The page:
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Dare to keep up with the pace of development

News   •   Nov 15, 2017 09:04 GMT

Benny Guttman from Roland Berger together with Johan Wangström, moderator of Subcontractor Direct.

Start by creating an awareness in your company about new technology. Then dare to try out your ideas. That advice was given by Benny Guttman at Elmia Subcontractor and it focuses on the technological shift we are currently experiencing. 

New technologies that are coming in the next five to ten years or technologies that already exist but have not yet reached their full potential. That is a brief description of the term “emerging technologies”. The question is just how the manufacturing industry, and above all small and medium-size companies (SMEs), should relate to these new technologies.

The answer was given at Subcontractor Direct when Benny Guttman from the management consultants Roland Berger appeared on stage.

“New technology has always appeared but the difference now is that the development is so powerful it is creating great changes both for society and for industry,” he said under the programme heading of “Emerging technologies – how should the industry relate to the pace of development?”

Sweden is in the forefront

The starting point is at least good. Guttman says that Sweden is in the forefront in terms of both the level of technology and the innovative capacity. He is doubtful whether all SMEs will cope with the transition but he also sees huge potential.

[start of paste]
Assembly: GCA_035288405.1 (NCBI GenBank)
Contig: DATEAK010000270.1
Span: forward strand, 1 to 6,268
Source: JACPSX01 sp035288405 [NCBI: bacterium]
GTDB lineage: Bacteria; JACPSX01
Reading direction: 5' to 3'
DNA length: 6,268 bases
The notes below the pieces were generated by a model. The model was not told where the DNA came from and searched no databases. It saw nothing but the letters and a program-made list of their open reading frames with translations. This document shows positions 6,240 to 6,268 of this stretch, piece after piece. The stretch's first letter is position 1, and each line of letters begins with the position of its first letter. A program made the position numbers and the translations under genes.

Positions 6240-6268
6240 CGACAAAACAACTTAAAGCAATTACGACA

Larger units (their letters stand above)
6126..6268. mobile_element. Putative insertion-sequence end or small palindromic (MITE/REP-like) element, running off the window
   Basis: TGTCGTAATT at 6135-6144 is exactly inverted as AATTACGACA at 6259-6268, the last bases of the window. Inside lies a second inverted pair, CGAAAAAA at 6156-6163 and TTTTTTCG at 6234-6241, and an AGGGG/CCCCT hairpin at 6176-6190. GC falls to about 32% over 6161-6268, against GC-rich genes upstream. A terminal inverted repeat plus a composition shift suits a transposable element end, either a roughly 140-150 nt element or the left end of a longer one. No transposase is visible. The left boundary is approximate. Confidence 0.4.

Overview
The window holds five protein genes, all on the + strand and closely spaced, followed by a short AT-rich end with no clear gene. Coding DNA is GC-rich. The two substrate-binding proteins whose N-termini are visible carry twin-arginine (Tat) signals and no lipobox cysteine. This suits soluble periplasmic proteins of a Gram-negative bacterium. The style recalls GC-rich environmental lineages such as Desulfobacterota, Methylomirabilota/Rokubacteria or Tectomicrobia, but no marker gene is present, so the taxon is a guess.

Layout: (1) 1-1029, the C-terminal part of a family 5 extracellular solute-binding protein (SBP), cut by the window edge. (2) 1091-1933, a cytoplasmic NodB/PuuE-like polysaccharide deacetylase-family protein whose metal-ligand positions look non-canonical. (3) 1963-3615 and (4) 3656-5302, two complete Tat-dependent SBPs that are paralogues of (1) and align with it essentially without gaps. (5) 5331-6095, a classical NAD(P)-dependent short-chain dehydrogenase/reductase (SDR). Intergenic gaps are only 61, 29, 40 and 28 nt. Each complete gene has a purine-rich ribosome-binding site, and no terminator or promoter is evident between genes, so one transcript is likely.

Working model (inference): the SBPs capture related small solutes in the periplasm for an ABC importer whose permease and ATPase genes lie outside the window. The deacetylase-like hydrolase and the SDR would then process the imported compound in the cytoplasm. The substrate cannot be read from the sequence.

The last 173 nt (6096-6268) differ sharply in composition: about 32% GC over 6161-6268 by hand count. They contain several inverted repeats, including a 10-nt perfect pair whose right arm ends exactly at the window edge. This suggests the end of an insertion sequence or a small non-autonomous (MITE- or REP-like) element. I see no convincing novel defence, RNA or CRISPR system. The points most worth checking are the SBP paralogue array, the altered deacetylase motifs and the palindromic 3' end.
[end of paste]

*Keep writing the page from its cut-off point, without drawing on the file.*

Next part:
“Sweden is well placed. The World Economist Forum ranks Sweden as number three in the world in digitalisation after Singapore and Finland. However, the Smart Industry strategy was launched in Sweden in 2016 whereas Industrie 4.0 came in Germany in 2010. So they’ve been working for longer to digitalise the industry. But in general Sweden has a high level of technological maturity and we’re well placed from an international perspective.”

Don’t be the next Kodak

At the same time, it is important not to stop developing but instead always to keep up when new technology enters the market. Kodak, which made camera film, is an oft-cited example of a company that did not see the opportunities.

“What’s so odd about Kodak is that they invented the digital camera but didn’t dare take it to market because it would compete with their existing cash cow. We have to get away from that mindset – we must innovate, we must get the products to the market and we must dare to go against conventional business.”

Cooperate and try

Guttman gave three concrete pieces of advice to companies that want to prepare for future technological paradigm shifts rather than going the same way as Kodak.

  • Start by understanding and paying attention to the problem – but also the possibilities – and begin by looking at the closest market.
  • Cooperate and dare to try things out – even when it comes to increasing the efficiency of your own value chain.
  • Build up technological expertise and a technological culture in your company.
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